I’m doing this Indiegogo for a new phone. Trying to spread the word. This is how to raise money in 2015.
UPDATE: March 22, 2015
I’m afraid my Indiegogo campaign for a new phone has plateaued.
Here are my donations so far:
- $50 from an anonymous donor (me)
- $11 from a family friend who said, “so shameless I couldn’t help but contribute”
- $1 from my friend Robert
- $10 from my friend Maria
- $10 from my friend Lauryn
- $10 from friend Zach
- $50 from my dad (he owed me money anyway)
So a total of $142. Which leaves me a hefty chunk short of my $650 goal. I don’t see any more significant contributors so I’m going to hang up my Indiegogo cap.
I posted it on my Facebook. Two people shared it, 30 people liked it and there were about 20 comments. On Twitter I shared it and it got a couple of measly favorites. BUT MY CAMPAIGN HAS 3,986 VISITS! PEOPLE SAY CAPS LOCK IS LIKE YELLING SO IT’S OKAY BECAUSE I’M YELLING BECAUSE I’M SO POPULAR!!!
All caps aside, it was interesting to try crowdfunding. I have mixed feelings about crowdfunding, depending on the campaign. It’s awesome for charity or community programs. But then there are campaigns for people who just need money. Like this tech journalist who won’t be published and has bills to pay: http://www.gofundme.com/CrawleyFund. What the hell, Kim? And what’s that photo filter called, Death Knocking?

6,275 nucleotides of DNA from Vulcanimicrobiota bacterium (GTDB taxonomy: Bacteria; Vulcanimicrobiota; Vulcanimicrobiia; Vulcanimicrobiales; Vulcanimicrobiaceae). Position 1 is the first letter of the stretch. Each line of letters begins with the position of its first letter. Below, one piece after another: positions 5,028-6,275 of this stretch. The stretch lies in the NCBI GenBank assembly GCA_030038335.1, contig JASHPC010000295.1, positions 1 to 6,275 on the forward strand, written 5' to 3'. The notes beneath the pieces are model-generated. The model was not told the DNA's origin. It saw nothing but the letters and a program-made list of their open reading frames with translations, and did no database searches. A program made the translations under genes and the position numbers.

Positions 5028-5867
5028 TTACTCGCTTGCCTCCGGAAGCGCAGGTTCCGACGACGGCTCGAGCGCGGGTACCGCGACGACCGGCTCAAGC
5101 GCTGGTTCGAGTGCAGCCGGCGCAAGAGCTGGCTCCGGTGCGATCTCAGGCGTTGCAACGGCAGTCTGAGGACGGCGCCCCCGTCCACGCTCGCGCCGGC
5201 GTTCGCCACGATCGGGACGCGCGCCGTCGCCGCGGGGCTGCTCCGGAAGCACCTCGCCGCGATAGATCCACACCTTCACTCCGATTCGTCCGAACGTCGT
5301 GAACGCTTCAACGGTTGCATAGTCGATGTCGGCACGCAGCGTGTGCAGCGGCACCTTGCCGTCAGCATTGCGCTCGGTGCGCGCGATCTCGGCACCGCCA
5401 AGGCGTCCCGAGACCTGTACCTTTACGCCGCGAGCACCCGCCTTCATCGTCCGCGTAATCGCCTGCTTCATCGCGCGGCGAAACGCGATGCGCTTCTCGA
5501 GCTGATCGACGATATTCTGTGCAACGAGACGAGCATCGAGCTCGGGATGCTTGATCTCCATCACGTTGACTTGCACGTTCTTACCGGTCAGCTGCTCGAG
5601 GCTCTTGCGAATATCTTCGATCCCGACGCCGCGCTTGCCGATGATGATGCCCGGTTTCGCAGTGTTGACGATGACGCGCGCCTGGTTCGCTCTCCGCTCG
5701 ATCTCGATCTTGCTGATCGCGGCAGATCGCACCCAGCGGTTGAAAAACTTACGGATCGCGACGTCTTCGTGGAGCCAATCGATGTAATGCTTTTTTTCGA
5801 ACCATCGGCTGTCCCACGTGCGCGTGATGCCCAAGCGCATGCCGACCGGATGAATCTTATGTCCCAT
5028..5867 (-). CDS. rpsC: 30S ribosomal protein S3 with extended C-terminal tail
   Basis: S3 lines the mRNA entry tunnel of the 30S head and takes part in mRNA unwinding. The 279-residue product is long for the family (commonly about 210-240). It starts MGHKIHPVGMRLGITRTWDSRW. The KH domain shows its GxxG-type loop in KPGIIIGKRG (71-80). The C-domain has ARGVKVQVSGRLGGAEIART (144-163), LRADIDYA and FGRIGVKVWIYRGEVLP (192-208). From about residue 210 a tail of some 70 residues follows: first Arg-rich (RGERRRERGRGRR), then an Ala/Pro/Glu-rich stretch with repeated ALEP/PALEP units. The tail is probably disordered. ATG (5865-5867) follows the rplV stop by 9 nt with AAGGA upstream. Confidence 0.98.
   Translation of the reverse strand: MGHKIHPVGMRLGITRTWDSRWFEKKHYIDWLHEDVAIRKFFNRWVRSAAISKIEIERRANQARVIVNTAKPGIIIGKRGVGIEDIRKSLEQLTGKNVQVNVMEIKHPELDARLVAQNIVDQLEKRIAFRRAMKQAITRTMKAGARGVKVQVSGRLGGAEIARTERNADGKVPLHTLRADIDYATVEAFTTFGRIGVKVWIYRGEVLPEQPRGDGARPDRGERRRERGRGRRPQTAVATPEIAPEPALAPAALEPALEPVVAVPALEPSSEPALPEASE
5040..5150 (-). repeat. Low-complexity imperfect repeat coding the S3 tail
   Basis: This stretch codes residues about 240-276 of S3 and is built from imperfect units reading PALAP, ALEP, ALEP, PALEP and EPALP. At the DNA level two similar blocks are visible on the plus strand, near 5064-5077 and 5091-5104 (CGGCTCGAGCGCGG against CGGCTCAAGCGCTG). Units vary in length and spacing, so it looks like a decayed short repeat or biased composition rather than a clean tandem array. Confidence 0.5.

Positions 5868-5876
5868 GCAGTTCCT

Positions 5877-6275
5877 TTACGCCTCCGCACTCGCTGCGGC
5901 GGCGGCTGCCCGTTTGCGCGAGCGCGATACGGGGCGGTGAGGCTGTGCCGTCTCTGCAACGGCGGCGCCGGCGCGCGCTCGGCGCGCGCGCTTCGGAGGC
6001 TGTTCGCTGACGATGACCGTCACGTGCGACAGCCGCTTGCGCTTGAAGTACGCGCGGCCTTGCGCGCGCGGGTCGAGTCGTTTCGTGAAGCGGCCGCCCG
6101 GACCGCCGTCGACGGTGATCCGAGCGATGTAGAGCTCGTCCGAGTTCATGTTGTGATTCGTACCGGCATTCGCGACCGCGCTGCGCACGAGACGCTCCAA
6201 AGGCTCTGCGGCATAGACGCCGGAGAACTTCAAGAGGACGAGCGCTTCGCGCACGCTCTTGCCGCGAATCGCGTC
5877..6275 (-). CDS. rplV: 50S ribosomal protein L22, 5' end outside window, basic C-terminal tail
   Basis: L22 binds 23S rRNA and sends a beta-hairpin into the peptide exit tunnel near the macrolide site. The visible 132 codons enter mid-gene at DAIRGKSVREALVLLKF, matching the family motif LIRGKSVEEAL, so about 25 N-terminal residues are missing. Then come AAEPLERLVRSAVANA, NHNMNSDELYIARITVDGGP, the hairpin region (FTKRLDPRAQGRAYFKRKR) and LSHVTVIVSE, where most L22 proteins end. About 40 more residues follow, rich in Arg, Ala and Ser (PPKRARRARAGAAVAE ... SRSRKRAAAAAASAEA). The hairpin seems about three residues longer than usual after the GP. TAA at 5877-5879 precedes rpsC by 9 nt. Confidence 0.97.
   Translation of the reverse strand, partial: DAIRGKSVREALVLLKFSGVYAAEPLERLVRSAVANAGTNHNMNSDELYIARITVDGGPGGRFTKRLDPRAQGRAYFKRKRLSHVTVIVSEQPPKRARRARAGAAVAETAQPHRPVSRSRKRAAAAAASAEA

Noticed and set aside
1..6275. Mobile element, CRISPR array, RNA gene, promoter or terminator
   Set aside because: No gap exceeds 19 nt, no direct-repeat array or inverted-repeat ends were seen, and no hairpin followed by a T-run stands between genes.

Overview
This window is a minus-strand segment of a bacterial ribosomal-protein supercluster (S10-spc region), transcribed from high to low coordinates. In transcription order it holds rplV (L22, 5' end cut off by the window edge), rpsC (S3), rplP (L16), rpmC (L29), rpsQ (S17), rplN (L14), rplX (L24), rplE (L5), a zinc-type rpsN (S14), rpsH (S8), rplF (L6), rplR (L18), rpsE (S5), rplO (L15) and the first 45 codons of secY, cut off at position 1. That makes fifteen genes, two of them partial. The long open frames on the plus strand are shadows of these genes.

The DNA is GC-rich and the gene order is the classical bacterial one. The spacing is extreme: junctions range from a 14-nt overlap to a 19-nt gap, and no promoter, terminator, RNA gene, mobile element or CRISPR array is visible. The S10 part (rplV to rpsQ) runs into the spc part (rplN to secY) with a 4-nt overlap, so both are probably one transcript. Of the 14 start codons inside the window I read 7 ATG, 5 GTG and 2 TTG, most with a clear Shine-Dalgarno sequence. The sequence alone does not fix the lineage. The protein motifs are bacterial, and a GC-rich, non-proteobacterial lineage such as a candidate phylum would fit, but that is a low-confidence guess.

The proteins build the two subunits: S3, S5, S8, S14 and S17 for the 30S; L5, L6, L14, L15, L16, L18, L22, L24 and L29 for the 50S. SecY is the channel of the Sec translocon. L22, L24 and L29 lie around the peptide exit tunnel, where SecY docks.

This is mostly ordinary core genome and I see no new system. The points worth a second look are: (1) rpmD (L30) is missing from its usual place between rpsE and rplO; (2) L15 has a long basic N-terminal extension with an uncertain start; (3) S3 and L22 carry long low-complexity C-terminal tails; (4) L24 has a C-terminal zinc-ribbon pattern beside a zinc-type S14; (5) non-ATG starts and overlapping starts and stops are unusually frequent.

Even though Kim is an irritating whiner, crowdfunding has done a lot of good and it shows the immense power of social networks. For instance, Brandon, the famously famous Humans of New York Facebook page (remind me to write about that later) occasionally finds someone on the street and the person is randomly inspiring and Brandon starts a GoFundMe and like 25% of all Internet users send him their bank account numbers.
Here’s the original post: https://www.facebook.com/humansofnewyork/photos/a.102107073196735.4429.102099916530784/865948056812629/
And then this happened: https://life.indiegogo.com/fundraisers/let-s-send-kids-to-harvard/x/10222632
And the kid got to meet Ellen: https://www.youtube.com/watch?v=B6idxd3nDwc
Like it or not (and all in all you should like it) online crowdfunding is here to stay and it’s revolutionizing the way we communicate causes, utilize our social networks, and raise and spend money.